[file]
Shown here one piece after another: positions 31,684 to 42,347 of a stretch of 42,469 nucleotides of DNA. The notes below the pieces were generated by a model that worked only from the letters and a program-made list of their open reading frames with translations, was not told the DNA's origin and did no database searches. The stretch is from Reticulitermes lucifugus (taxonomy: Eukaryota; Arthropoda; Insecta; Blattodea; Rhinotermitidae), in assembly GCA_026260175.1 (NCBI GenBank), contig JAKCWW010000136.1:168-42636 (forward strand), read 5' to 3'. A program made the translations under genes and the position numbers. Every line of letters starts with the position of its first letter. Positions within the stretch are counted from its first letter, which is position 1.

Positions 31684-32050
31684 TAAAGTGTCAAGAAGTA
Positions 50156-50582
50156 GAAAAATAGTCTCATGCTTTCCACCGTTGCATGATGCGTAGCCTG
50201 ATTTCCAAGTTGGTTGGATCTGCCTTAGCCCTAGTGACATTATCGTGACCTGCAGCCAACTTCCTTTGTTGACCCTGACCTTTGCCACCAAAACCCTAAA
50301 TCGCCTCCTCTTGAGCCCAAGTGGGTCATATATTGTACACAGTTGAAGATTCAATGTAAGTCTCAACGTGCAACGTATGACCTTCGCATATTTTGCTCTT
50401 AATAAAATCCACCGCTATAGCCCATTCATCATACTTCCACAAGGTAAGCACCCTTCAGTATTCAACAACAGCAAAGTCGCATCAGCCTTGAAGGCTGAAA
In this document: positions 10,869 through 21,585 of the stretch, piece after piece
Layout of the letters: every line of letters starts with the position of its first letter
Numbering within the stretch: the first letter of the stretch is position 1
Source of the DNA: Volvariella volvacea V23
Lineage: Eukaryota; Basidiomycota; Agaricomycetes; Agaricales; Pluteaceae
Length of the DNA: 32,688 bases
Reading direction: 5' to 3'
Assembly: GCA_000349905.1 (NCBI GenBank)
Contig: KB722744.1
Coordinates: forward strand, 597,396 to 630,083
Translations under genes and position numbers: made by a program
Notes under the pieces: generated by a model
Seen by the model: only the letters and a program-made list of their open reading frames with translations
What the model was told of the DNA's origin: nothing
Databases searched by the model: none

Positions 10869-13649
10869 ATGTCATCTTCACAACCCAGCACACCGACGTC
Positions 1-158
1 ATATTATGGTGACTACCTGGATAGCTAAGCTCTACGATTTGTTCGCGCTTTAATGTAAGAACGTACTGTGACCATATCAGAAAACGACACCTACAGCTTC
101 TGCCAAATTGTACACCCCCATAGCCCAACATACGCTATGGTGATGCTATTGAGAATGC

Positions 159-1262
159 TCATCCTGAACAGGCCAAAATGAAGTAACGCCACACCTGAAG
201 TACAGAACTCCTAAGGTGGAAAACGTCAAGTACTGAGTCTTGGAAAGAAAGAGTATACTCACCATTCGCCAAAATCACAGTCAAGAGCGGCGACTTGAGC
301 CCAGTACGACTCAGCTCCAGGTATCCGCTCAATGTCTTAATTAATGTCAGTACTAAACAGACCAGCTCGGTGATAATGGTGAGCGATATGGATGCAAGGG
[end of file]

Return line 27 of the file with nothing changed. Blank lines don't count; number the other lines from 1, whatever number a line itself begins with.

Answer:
1 ATATTATGGTGACTACCTGGATAGCTAAGCTCTACGATTTGTTCGCGCTTTAATGTAAGAACGTACTGTGACCATATCAGAAAACGACACCTACAGCTTC